Wednesday 25 May 2011, 6.15pm
at Centre for Contemporary Photography.
Gold-coin donation, no bookings required.
Dr Alison Nordström will survey the history of George Eastman House—the oldest museum of its kind in the world—since its opening in 1947. Nordström will address the formation of Eastman House collections and the influence of those collections on our understanding of photographic history. She will discuss the seminal Eastman House exhibition New Topographics: Photographs of a Man-altered Landscape (1975). In its day, New Topographics signalled the emergence of a new approach to landscape photography. Finally, Nordström will consider how contemporary artists like Abelardo Morrell, Mark Klett and Simon Norfolk are using 19th century material to explore the contents and form of the historical archive.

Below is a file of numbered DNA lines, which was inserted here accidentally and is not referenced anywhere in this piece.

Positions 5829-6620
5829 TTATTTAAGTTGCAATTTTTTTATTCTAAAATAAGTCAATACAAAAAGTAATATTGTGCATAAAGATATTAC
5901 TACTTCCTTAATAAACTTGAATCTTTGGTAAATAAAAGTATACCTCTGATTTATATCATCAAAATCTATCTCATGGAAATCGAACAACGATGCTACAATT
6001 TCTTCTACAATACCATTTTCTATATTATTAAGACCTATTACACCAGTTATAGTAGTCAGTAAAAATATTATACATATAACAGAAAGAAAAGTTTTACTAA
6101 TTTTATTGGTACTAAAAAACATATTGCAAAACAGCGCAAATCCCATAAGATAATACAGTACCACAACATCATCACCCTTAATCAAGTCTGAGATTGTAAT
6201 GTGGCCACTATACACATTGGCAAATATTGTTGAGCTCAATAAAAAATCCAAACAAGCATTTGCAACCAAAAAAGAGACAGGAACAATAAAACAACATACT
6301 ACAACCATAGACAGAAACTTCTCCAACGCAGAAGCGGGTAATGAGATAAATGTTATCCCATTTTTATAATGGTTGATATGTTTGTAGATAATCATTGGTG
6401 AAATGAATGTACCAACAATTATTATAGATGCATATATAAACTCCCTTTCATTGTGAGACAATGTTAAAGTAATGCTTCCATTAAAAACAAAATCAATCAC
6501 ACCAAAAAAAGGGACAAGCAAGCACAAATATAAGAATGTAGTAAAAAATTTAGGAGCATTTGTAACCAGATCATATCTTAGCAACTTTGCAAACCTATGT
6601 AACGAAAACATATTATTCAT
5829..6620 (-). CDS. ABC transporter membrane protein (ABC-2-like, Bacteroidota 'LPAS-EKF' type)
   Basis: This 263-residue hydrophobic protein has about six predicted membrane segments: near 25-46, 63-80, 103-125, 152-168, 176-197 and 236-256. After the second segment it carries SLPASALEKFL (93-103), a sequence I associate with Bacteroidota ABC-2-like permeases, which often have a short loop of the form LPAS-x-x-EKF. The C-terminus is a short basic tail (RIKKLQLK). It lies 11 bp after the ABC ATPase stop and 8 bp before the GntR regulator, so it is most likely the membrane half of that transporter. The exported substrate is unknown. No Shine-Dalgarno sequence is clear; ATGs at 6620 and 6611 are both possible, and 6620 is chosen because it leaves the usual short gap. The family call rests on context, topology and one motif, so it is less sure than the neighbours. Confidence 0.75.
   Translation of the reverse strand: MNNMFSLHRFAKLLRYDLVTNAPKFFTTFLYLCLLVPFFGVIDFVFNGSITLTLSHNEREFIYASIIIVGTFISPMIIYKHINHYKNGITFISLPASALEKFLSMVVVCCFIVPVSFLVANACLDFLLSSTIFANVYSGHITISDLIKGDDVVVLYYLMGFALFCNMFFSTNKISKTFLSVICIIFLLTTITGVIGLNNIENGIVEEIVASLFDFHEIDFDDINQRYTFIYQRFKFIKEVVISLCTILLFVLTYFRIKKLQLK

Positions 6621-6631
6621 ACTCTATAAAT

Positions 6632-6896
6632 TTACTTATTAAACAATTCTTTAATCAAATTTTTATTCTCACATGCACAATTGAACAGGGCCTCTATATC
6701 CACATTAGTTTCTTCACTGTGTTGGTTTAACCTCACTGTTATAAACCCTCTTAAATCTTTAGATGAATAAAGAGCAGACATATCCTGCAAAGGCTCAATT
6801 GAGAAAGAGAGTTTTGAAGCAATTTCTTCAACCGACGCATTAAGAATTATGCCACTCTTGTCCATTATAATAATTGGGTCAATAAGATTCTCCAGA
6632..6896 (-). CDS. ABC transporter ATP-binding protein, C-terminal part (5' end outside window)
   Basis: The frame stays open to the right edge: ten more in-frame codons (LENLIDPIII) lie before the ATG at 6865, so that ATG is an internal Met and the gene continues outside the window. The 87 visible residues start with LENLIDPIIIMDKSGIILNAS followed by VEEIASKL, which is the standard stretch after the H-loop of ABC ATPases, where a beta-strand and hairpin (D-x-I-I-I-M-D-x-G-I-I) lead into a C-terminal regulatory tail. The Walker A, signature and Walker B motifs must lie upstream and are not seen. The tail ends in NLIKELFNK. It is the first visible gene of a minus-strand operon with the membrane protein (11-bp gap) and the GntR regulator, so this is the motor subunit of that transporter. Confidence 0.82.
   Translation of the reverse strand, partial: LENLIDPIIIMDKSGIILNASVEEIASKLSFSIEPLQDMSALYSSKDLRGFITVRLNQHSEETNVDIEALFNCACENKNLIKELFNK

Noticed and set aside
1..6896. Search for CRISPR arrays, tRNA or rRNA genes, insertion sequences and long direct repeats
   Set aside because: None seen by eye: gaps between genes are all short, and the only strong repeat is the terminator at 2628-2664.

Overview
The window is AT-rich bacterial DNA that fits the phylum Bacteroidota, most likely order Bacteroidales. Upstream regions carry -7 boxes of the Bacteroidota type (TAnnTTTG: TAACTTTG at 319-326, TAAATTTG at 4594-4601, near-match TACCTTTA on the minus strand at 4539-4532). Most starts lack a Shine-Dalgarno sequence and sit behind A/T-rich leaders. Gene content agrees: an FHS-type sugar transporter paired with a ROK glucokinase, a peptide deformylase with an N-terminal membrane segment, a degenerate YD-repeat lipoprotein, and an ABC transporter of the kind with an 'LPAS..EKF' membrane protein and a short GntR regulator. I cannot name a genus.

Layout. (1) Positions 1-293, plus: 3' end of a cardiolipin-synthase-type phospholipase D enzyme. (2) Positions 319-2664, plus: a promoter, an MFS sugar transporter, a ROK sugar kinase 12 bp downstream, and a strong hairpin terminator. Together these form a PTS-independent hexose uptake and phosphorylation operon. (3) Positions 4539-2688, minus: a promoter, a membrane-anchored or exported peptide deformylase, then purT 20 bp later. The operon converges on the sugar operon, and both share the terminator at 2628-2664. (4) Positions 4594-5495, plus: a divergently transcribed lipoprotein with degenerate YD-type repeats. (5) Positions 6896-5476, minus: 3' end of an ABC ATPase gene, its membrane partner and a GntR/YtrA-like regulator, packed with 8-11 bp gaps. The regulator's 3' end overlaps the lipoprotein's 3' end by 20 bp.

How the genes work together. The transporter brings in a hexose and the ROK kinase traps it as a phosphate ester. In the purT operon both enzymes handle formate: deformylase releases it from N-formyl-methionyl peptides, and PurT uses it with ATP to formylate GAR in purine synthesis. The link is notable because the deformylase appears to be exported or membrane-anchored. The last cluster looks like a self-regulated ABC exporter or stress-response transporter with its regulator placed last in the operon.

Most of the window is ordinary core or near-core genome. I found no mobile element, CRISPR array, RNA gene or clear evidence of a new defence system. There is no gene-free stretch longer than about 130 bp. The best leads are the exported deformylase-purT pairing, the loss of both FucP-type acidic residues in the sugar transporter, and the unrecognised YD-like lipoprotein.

About Alison Nordström
Alison Nordström is Curator of Photographs at George Eastman House. She was the Founding Director and Senior Curator of the Southeast Museum of Photography in Daytona Beach, Florida from 1991 to 2002 where she curated over 100 exhibitions of photography including the popular biennial series Fresh Work. At George Eastman House she initiated the contemporary biennial Vital Signs, and curated the exhibitions Paris: Photographs by Eugene Atget & Christopher Rauschenberg; Why Look at Animals? and Found: Photographs by Gerald Slota. Nordström writes and lectures extensively on contemporary photography and holds a PhD in Cultural and Visual Studies.
Alison Nordström is in Australia as a guest of Bendigo Art Gallery for the exhibition American Dreams: 20th Century Photography from George Eastman House.
For a recording of Alison Nordström's lecture, click here MP3, 29.7MB